In all of these arrangements, what we've come to appreciate the most is people who give us options about how we'd like to spend our time during the visit. When people are sensitive to our needs for a balance between rest and activity, we are better prepared for a successful visit.
On one very hot summer weekend, a pastor of a sponsoring congregation offered our family the choice of a tour of the city with him, or time to cool off in the motel swimming pool. We actually had a nice balance of each. We relaxed and had some quality family time. Later, when it was cooler, we had a short tour, followed by a nice dinner and conversation with a few members of the congregation.
The next morning, faced with a busy schedule of two worship services, Sunday School, and a potluck meal, we were refreshed and energized for meeting many people.
In another situation, we knew that the only weekend to visit a particular church was at a time which was very busy for them. They worked around their activities beautifully! The host couple had a wedding to attend as well as a family reunion on the same Saturday. They took time to welcome us in the motel, and visited for a while.
The next morning, we had breakfast and a time of sharing at the church, followed by a wonderful worship service. In the midst of the usual Sunday morning activity, they were also setting up for an afternoon open house in their parish hall to celebrate a golden wedding anniversary.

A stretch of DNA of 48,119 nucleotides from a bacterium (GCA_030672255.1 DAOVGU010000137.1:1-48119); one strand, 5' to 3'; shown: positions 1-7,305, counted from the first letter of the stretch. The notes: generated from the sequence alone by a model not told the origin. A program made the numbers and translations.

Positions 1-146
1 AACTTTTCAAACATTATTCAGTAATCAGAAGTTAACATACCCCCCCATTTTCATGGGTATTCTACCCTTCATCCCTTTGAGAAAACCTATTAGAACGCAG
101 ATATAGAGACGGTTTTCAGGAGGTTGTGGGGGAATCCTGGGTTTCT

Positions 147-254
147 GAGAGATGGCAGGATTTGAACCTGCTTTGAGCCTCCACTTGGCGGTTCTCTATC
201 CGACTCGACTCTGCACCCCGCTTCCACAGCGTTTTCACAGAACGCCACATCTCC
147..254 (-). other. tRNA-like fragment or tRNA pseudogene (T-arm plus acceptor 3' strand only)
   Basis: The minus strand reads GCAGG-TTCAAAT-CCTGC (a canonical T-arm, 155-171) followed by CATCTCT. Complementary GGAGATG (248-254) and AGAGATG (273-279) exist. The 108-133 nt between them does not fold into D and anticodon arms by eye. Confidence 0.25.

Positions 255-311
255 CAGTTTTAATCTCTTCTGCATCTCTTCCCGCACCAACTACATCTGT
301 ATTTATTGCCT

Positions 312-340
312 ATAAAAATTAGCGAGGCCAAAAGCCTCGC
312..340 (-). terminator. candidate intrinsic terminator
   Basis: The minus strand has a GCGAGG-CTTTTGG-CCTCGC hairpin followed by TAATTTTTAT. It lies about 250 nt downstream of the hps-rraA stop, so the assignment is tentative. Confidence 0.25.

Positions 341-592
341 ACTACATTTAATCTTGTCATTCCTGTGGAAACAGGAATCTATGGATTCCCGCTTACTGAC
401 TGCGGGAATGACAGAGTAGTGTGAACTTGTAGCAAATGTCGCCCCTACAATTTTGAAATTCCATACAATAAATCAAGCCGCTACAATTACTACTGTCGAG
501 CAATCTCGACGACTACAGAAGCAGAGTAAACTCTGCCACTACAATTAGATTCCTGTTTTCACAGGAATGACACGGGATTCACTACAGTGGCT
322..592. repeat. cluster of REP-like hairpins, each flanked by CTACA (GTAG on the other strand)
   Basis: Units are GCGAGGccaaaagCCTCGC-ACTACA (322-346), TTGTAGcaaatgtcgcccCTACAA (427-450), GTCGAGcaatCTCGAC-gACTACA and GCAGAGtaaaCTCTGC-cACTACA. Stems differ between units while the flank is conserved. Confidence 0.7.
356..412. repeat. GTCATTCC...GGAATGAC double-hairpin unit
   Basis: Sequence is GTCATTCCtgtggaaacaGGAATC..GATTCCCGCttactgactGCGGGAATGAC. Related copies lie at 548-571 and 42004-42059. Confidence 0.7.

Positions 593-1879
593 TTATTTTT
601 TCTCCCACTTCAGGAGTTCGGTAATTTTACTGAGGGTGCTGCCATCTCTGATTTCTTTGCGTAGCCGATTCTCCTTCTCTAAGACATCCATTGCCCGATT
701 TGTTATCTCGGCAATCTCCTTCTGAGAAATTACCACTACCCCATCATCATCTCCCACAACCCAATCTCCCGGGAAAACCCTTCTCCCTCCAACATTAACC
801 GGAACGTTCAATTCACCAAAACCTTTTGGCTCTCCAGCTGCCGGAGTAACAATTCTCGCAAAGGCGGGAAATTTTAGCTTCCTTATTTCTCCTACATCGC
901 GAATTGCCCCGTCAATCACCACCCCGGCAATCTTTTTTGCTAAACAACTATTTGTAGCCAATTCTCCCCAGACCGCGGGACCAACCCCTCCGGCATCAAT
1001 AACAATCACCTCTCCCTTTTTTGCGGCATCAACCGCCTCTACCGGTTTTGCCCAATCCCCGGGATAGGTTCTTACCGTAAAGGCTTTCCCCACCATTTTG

In spite of all this activity, we still felt cared for during the weekend. The people of the congregation did not leave us alone but welcomed us and listened to us.
This is quite different from a story told by a former missionary we know. After several letters and phone conversations between himself and a pastor of a congregation, he was looking forward to a warm welcome and more conversation.
When he arrived at the church at the appointed time, the pastor had left a note on the door. "Make yourself at home," it stated. "You may use my office and wear any of my vestments which are in the closet. I'm thankful for a day off up at my lake cabin."
This missionary preached, shook hands with people, and left after the service feeling quite lonely!
This is the area that seems to be a problem for almost every missionary we talk to. The ELCA Division for Global Mission sends a letter to congregations prior to a missionary's home leave visits. This letter states that the congregation receiving a visit is expected to pay for mileage, meals, and lodging along the way.
As a family, we also send one last reminder a month or so before our visits. This includes our itinerary, and a note stating how many miles we will need to travel to their place from the previous visit.
As mentioned earlier, we do long to see people "face to face" in our sponsoring congregations. The great deal of hospitality shown during these visits has been a real encouragement to us as we return to our country of service refreshed, and ready to continue on in our work.
We are happy to be able to express our thanks to those people in ELCA congregations who so lovingly give of themselves to make it all possible.
Barbara Olson Bunk works as a missionary in Cameroon, Africa. She and her husband, Charles, serve in the area of evangelism among the Fulani people. They reside in Tibati, Cameroon.